This article was published as a part of the Data Science Blogathon.
Big Data refers to a combination of structured and unstructured data that may be measured in petabytes or exabytes. Usually, we make use of 3Vs to characterize big data 3Vs, being, the volume of data, the variety of types of data, and the velocity at which it is processed.
These three characteristics make it difficult to handle big data. Big data is hence expensive in terms of investment in a whole lot of server storage, sophisticated analytics machines, and data mining methodologies. Many organizations are finding this cumbersome both technically as well as economically and hence are thinking about how to achieve similar results can be achieved using much fewer sophistications. Hence they are trying to convert big data to small data, which consists of usable chunks of data. The following figure  shows a comparison.
Let’s try to explore a simple statistical technique, which can be used to create a usable chunk of data from big data. The sample which is basically a subset of the population should be selected in such a way that it represents the population properly. This can be ensured by employing statistical testing.
Introduction to Reservoir Sampling
The key idea behind reservoir sampling is to create a ‘reservoir’ from a big ocean of data. Let ‘N’ be the population size and ‘n’ be the sample size. Each element of the population has an equal probability of being present in the sample and that probability is (n/N). With this key idea, we have to create a subsample. It has to be noted, when we create a sample, the distributions should be identical not only row-wise but also column-wise.
Usually, we focus only on the rows, but it is important to maintain the distribution of the columns as well. Columns are the features from which the training algorithm learns. Hence, we have to perform statistical tests for each feature as well to ensure the distribution is identical.
The algorithm goes this way: Initialize the reservoir with first ‘n’ elements of the population of size ‘N’. Then read each row of your dataset (i > n). At each iteration, compute (n/i). We replace the elements of the reservoir from the next set of ‘n’ elements with a gradually decreasing probability.
for i = 1 to n:
R[i] = S[i]
for i = n+1 to N:
j = U ~ [1, i]
if j <= n:
R[j] = S[i]
As I mentioned, earlier we have to ensure that all the columns(features) in the reservoir are distributed identically to the population. We shall use the Kolmogorov-Smirnov test for continuous features and Pearson’s chi-square test for categorical features.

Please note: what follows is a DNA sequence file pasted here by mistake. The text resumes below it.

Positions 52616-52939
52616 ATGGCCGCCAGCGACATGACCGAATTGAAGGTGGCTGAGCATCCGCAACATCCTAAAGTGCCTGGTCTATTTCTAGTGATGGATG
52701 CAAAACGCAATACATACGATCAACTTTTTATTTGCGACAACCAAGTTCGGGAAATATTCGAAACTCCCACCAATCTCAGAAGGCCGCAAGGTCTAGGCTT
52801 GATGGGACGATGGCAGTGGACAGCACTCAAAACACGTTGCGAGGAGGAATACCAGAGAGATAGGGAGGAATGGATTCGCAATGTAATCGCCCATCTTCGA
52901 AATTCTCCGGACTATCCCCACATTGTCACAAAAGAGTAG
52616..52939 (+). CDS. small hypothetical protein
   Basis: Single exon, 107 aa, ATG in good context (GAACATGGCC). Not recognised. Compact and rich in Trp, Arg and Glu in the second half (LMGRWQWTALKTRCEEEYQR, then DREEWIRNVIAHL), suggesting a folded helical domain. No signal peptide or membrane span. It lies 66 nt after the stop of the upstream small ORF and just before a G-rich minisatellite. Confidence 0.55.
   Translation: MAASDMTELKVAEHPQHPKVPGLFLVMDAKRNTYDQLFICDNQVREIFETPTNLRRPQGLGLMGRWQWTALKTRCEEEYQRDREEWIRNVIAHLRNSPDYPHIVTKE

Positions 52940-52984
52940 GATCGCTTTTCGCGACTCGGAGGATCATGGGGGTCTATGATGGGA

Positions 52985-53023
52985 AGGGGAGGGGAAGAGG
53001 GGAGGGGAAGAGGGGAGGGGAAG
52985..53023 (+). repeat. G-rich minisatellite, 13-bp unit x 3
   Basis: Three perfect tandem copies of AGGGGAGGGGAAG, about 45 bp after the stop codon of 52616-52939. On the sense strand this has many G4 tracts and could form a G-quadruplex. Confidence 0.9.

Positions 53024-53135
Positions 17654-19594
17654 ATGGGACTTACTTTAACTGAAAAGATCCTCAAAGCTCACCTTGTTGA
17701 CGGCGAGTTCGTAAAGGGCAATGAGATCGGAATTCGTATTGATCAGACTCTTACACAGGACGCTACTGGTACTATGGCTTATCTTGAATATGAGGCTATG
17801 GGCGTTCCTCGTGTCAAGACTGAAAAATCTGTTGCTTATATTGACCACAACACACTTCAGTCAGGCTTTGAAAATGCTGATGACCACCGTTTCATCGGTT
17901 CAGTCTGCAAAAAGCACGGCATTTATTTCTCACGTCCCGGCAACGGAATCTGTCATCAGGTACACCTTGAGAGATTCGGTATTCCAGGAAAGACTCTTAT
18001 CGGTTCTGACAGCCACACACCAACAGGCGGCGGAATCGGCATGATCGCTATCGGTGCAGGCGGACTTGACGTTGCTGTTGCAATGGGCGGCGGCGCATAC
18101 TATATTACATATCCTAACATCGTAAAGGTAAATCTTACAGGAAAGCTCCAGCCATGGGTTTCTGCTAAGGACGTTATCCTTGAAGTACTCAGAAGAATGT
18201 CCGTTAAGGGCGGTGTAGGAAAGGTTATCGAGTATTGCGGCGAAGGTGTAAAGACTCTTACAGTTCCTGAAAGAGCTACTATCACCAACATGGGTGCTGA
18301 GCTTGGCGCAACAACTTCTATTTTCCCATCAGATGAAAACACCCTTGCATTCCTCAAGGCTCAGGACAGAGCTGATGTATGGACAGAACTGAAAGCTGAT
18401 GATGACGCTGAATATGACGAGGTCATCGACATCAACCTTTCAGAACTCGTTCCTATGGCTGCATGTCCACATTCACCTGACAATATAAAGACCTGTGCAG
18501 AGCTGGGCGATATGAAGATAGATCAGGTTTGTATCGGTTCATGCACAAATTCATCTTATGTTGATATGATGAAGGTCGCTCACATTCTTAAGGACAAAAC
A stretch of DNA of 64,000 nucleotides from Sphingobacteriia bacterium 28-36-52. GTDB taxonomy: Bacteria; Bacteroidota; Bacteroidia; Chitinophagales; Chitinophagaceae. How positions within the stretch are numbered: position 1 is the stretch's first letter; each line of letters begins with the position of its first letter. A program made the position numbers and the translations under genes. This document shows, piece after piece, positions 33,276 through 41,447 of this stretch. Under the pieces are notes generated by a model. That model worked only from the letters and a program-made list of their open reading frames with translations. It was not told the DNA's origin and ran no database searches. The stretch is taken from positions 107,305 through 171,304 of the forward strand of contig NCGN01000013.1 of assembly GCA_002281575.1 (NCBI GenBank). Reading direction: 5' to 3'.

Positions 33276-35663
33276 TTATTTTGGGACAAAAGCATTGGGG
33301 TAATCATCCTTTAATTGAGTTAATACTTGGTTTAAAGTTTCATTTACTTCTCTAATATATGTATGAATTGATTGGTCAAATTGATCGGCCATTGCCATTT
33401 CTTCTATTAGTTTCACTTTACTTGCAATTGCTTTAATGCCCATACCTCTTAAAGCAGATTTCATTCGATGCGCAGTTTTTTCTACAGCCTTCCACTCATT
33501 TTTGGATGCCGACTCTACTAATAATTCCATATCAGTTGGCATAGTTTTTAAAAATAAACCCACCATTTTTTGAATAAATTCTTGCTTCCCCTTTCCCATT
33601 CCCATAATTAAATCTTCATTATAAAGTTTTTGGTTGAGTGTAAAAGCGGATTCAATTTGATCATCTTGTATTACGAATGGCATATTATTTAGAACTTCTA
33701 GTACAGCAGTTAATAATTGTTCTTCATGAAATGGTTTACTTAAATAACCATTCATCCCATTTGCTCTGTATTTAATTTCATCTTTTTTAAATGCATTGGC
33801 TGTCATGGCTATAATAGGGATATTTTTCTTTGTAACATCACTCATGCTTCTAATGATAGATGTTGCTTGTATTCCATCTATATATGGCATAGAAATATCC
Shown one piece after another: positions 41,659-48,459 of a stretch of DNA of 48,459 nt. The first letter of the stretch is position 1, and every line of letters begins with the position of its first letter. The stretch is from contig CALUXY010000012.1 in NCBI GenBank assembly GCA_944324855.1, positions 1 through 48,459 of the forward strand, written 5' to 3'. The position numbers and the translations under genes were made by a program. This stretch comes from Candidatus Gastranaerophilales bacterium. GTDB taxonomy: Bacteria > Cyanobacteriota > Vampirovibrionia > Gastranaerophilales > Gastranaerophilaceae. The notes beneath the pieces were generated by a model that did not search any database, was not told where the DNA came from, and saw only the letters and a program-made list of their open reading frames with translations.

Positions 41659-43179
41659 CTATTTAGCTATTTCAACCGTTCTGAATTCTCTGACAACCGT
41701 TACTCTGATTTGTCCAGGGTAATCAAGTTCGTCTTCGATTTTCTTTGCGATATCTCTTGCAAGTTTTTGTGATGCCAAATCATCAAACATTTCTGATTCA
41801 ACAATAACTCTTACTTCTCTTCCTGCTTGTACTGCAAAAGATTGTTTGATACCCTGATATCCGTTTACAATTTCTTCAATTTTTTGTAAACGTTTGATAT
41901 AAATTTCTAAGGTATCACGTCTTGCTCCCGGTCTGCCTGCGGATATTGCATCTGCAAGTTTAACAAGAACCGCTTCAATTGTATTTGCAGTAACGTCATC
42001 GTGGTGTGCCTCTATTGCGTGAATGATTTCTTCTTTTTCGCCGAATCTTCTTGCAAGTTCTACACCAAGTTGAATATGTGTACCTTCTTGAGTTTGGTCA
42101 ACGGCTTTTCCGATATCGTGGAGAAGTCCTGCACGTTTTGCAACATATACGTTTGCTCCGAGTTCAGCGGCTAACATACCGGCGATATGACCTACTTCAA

Kolmogorov-Smirnov test is used to check whether the cumulative distribution functions (CDF) of the population and sample are the same. We compare the CDFs of population F_N (x) with that of the sample F_n(x).
As n -> N, D_n -> 0, if the distributions are identical. This test has to be performed for all the features of the data set that are continuous.
For the categorical features, we can perform Pearson’s chi-square test. Let O_i be the number of observations of the category ‘i’ and ne be the number of samples. Let E_i be the expected count of category ‘i’. Then E_i = N p_i, where p_i is the probability from being of the category ‘i’. Then chi-square value is given by the following relation:
If chi-square = 0, then that means observed values and expected values are the same. If the p-value of the statistical test is greater than the significance level, then we say that the sample is statistically significant.
Reservoir sampling can be used to create a useful chunk of data from big data provided that both the tests – Kolmogorov-Smirnov and Pearson’s chi-square is successful. The recent buzz is of course big data. Centralized models as in big data architecture come along with big difficulties. To decentralize things and thus making the work modular we have to create useful small chunks of data and then get meaningful insights from them. I think more efforts should come in this direction, rather than investing in architecture to support big data!